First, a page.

Council response to Unison members’ survey
Highland Council has responded to reports of a recent survey undertaken by Unison of its 800 members who are Council Pupil Support Assistants and Early Years Practitioners.
The Highland Council refutes Unison’s claims that “88% of Highland Council school support staff have suffered violence or aggression” when their figures in fact represent 5.7% of the council’s total Pupil Support Assistants and Early Years Practitioners.
While the Council recognises Unison’s concerns, it is not correct to state that: “88% of Highland Council school support staff have suffered violence or aggression”, nor to state that “63% of staff felt that the schools were using its inclusion policy….” as claimed by Unison.
The Council understands that of the 800 Unison Members surveyed, Unison received 81 responses which represents a 10% response rate.
Highland Council employs 1,234 Pupil Support Assistants and Early Years Practitioners and the Unison survey sample of 81 members represents only 6.5% of the Council’s support workforce.
Highland Council agrees that any situation where a member of staff feels threatened or is harmed is unacceptable. The Council is committed to increase more appropriate or alternative interventions that will reduce such incidents and will continue to work with union representatives for all staff groups working in schools, to provide a safe environment for staff and pupils to teach and learn together.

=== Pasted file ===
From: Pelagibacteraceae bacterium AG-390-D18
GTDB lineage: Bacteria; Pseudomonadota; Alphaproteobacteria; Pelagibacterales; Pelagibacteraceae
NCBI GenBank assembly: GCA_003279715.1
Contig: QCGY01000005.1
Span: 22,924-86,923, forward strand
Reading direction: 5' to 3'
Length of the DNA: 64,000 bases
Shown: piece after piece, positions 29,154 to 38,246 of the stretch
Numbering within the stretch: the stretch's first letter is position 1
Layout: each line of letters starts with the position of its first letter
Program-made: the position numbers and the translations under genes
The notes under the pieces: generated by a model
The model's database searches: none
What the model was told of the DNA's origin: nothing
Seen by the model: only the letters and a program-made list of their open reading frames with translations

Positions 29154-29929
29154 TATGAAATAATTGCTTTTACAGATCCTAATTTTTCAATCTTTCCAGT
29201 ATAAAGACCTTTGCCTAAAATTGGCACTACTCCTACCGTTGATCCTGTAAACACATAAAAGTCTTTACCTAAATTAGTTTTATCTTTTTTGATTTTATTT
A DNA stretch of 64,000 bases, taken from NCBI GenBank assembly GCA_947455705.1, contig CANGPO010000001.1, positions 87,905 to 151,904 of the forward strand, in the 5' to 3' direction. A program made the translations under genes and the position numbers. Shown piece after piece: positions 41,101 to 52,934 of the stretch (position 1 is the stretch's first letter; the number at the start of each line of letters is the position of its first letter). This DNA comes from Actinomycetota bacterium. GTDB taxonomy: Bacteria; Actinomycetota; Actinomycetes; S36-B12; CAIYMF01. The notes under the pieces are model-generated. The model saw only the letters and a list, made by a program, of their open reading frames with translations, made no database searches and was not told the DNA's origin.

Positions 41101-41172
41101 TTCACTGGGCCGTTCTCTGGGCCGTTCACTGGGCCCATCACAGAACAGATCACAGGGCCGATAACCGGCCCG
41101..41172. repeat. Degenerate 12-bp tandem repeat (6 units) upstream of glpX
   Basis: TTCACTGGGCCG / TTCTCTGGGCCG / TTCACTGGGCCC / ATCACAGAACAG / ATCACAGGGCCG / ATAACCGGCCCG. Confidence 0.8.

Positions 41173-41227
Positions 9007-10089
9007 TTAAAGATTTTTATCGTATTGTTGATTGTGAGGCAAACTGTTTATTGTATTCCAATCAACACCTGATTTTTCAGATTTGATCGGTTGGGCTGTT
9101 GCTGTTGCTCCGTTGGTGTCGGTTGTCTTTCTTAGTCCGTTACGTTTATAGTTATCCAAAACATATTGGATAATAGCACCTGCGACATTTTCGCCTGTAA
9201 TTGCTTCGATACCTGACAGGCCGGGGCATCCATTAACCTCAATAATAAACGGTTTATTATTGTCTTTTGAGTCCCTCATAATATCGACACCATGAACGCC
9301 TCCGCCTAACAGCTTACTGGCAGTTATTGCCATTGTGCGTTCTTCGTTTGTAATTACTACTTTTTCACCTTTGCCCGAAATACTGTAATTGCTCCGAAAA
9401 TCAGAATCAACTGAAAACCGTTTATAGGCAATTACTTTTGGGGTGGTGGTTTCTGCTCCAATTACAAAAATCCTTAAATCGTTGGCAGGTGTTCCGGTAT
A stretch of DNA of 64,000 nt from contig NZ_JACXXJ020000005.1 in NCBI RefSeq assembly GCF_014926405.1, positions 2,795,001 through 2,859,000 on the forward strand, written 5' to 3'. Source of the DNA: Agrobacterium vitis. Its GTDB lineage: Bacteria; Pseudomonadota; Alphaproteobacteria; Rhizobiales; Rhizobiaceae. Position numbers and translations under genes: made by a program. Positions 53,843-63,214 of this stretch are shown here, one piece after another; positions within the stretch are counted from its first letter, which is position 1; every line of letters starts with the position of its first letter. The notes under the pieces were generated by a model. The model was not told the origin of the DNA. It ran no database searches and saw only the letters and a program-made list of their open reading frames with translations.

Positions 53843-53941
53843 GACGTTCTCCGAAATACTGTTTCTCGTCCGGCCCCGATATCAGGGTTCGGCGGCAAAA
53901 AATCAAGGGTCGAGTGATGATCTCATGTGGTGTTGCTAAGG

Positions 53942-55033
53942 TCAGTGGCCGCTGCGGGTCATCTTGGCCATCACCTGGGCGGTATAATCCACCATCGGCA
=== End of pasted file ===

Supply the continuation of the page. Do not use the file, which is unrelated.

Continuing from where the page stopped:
Of the children and young people in Highland schools who have been identified as having additional support needs - many of whom have recognised disabilities - a small number exhibit challenging behaviour. These children experience a range of difficulties accessing education and maintaining attendance at school and a variety of support strategies and interventions are employed to meet their needs.
Highland teachers and support staff work together to provide education to these vulnerable children and the Council has a training strategy and specialist services to support all school staff to understand and safely manage the needs of children with social, emotional and behavioural needs.
While Unison’s survey results are a small proportional representation of the Council’s workforce, Highland Council has met with Unison representatives to clarify the legislative and policy framework within which the authority provides education and continues to be committed to working with the unions to support staff.